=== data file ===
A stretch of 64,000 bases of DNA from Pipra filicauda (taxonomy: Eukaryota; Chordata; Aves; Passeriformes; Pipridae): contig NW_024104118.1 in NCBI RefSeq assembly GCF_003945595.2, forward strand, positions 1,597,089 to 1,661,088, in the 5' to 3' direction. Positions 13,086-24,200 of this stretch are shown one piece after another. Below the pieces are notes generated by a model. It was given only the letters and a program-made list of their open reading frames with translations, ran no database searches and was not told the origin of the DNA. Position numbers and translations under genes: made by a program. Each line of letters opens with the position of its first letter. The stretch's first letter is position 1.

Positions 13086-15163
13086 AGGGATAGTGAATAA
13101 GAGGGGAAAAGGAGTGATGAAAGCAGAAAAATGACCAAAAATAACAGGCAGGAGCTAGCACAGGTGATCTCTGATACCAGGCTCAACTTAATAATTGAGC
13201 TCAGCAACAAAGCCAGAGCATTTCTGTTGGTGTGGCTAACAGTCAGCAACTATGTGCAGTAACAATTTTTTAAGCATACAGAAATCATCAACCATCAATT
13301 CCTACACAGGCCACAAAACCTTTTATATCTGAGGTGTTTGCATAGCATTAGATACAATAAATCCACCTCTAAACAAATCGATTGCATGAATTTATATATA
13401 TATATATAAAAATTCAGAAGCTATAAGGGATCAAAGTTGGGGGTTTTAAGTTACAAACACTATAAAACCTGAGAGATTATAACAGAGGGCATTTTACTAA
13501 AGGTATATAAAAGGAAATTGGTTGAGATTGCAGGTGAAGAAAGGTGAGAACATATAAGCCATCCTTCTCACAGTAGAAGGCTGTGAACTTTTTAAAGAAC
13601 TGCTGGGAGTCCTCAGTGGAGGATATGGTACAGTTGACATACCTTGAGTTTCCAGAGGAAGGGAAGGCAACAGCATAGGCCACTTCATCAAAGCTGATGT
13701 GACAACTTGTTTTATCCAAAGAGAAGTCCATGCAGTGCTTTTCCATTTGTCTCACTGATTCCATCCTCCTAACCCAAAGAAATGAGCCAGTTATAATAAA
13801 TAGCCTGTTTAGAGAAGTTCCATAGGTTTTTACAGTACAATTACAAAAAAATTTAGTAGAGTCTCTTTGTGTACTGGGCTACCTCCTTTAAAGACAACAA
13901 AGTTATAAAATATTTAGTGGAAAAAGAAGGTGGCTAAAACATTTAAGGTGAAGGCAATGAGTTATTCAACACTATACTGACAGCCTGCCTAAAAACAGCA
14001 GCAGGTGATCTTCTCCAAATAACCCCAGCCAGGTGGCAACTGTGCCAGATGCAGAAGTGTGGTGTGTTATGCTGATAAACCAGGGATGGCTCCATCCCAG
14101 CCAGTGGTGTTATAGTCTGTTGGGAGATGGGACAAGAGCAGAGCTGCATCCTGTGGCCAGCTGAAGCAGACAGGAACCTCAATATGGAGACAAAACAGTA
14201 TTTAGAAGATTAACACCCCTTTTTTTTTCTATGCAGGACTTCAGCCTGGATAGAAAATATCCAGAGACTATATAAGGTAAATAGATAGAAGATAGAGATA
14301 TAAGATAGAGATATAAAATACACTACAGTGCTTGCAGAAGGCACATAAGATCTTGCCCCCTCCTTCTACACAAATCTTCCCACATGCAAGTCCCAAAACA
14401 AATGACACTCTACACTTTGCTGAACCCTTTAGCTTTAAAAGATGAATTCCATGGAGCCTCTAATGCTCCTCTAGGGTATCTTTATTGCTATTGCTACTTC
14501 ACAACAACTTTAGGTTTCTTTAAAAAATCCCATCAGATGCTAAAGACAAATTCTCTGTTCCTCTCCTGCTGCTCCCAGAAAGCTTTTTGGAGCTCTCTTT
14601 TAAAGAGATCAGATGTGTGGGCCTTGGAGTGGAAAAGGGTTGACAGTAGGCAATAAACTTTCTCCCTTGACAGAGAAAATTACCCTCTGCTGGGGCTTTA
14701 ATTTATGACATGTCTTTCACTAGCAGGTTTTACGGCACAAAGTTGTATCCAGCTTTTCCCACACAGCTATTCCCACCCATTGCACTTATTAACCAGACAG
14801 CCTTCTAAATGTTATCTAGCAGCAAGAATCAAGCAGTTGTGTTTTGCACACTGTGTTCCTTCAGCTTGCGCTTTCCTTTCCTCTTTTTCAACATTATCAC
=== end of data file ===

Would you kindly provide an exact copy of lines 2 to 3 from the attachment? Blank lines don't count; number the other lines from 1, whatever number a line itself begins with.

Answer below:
Positions 13086-15163
13086 AGGGATAGTGAATAA